Friday, August 2, 2019

July jobs report: good headline masks signs of serious producer-led slowdown

 - by New Deal democrat

  • +164,000 jobs added
  • U3 unemployment rate unchanged at 3.7%
  • U6 underemployment rate declined -0.2% from 7.2% to 7.0% (NEW EXPANSION LOW)
Leading employment indicators of a slowdown or recession

I am highlighting these because many leading indicators overall strongly suggest that an employment slowdown is coming. The following more leading numbers in the report tell us about where the economy is likely to be a few months from now. These were very mixed this month.
  • the average manufacturing workweek fell -0.3 from 40.7 hours to 40.4 hours. This is one of the 10 components of the LEI, and will have a big negative impact. THIS IS A SERIOUS DECLINE.
  • Manufacturing jobs rose by 16,000. YoY manufacturing is up 157,000, a deceleration from last summer’s pace.
  • construction jobs rose by 4,000. YoY construction jobs are up 202,000, also a deceleration from last summer. Residential construction jobs, which are even more leading, rose by 4000.
  • temporary jobs rose by 2200.
  • the number of people unemployed for 5 weeks or less rose by 240,000 from 1,961,000 to 2,201,000. The post-recession low was three months ago.

Wages and participation rates

Here are the headlines on wages and the broader measures of underemployment:
  • Not in Labor Force, but Want a Job Now: fell by -279,000 from 5.322 million to 5.043 million
  • Part time for economic reasons: declined by -363,000 from 4.347 million to 3.984 million (NEW EXPANSION LOW)
  • Employment/population ratio ages 25-54: down -0.2% to 79.5%. This has now declined -0.4% from the peak at the beginning of this year.
  • Average Hourly Earnings for Production and Nonsupervisory Personnel: rose $.04 from  $23.42 to $23.46, up +3.3% YoY. This is still a slight decline from the recent YoY% change peak.  (Note: you may be reading different information about wages elsewhere. They are citing average wages for all private workers. I use wages for nonsupervisory personnel, to come closer to the situation for ordinary workers.)  

Holding Trump accountable on manufacturing and mining jobs

 Trump specifically campaigned on bringing back manufacturing and mining jobs.  Is he keeping this promise?  
  • Manufacturing jobs rose an average of +13,000/month in the past year vs. the last seven years of Obama's presidency in which an average of +10,300 manufacturing jobs were added each month.   
  • Coal mining jobs declined -100, an average of 8 jobs(!)/month in the past year vs. the last seven years of Obama's presidency in which an average of -300 jobs were lost each month
May was revised downward by -10,000. June was also revised downward by -31,000, for a net change of -41,000.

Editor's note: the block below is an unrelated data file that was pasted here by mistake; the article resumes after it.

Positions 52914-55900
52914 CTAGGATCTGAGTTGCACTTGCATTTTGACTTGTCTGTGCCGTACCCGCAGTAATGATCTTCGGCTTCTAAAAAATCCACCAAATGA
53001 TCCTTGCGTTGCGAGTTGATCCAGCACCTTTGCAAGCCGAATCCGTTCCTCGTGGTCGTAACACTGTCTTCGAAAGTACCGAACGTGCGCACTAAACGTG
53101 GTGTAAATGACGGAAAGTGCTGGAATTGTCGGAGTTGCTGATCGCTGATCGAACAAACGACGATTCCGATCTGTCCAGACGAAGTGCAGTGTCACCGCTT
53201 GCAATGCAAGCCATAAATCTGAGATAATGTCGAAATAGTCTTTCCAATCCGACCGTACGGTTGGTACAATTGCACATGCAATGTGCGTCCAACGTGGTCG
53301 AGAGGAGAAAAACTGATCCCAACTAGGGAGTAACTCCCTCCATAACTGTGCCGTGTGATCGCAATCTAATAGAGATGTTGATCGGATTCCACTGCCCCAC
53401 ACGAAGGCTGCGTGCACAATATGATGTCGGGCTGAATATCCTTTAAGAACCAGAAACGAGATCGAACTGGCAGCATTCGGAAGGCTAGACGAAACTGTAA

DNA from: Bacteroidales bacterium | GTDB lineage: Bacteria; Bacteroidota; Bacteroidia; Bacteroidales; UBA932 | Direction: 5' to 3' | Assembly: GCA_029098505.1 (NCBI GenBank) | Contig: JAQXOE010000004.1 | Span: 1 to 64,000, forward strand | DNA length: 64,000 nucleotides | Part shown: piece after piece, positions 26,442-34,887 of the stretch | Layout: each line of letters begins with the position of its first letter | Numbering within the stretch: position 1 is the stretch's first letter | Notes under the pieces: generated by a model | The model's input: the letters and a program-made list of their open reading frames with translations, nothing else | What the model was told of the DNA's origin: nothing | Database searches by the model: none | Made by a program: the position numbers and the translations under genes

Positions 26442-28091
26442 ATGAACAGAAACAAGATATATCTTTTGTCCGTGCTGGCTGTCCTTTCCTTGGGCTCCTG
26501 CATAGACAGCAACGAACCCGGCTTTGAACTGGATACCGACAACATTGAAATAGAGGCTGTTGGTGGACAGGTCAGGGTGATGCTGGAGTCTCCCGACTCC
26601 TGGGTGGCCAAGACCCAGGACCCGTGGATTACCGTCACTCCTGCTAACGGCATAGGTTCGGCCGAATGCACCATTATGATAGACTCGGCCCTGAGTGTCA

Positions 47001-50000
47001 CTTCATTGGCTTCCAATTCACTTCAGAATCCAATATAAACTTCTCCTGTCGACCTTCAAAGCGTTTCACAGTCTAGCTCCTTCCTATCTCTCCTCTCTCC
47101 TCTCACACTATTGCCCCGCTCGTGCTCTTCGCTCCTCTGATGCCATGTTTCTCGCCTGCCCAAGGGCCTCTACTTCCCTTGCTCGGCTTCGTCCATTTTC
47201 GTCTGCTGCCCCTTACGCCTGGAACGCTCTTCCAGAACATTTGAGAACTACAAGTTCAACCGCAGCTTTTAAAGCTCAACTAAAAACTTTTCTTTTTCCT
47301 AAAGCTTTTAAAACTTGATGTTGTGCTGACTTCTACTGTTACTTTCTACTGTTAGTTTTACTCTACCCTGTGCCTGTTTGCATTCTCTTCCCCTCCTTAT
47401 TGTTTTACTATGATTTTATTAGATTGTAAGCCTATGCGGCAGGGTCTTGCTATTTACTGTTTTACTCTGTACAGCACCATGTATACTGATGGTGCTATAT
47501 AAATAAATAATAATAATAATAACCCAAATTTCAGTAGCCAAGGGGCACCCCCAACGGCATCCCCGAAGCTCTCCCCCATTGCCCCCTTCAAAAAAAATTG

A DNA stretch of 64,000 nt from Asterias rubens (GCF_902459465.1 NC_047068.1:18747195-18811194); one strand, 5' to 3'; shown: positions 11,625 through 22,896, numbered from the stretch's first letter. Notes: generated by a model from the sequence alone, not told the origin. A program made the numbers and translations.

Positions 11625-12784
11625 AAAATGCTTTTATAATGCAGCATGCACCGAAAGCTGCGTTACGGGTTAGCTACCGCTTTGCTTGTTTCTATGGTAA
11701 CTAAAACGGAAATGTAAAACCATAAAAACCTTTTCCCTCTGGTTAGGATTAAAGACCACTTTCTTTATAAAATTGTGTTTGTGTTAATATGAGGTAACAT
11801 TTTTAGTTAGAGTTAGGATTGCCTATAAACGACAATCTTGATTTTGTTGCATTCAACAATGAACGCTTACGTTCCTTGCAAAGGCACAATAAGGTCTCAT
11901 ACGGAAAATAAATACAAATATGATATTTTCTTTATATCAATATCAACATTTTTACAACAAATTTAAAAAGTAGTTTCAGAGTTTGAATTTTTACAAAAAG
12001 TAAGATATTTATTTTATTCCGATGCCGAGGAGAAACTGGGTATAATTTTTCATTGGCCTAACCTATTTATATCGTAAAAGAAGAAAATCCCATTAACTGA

Other important coincident indicators help  us paint a more complete picture of the present:
  • Overtime declined -0.2 hours to 3.2  hours.
  • Professional and business employment (generally higher-paying jobs) rose by 31,000 and  is up +367,000 YoY. 
  • the index of aggregate hours worked for non-managerial workers declined by -0.2%
  •  the index of aggregate payrolls for non-managerial workers rose by 0.1%  
Other news included:            
  • the  alternate jobs number contained  in the more volatile household survey rose by 283,000  jobs.  This represents an increase of 1,324,000 jobs YoY vs. 2,246,000 in the establishment survey. This survey, which has been negative three months this year, was a major disconnect from the establishment number. The household survey has a tendency to turn first, and this month it showed up in the establishment survey.
  • Government jobs rose by 16,000.
  • the overall employment to population ratio for all ages 16 and up rose 0.1% to 60.7% m/m and is up 0.2% YoY.          
  • The labor force participation rate rose 0.1% from  62.9% to 63.0% m/m and is up +0.1% YoY.


This was a decidedly mixed report, but the big positives were in the coincident category, while the biggest negatives were in the leading category.

The positives included a new low in the underemployment rate, including a new low in involuntary part time employment, and continuing if modest gains in the three most leading job categories. The household jobs number also has jumped higher for the second month in a row.

But the negatives were more important in my opinion. Most importantly, the average manufacturing workweek declined seriously, and is down -1.0 hour from its peak, which has almost always presaged a recession. Overall goods producing jobs were only up 16,000, a pathetic share of the total market. The prime age employment to population ratio is now in a significant declining trend from its January peak. Revisions also continued to be negative, and the YoY change in the household jobs survey remains much lower than the establishment survey, two trend changes that have a tendency to change at turning points. The YoY change in the establishment survey is also decelerating.

So, while the headline jobs number continues to be quite good, the underlying internals continue to be most consistent with a producer-led serious slowdown.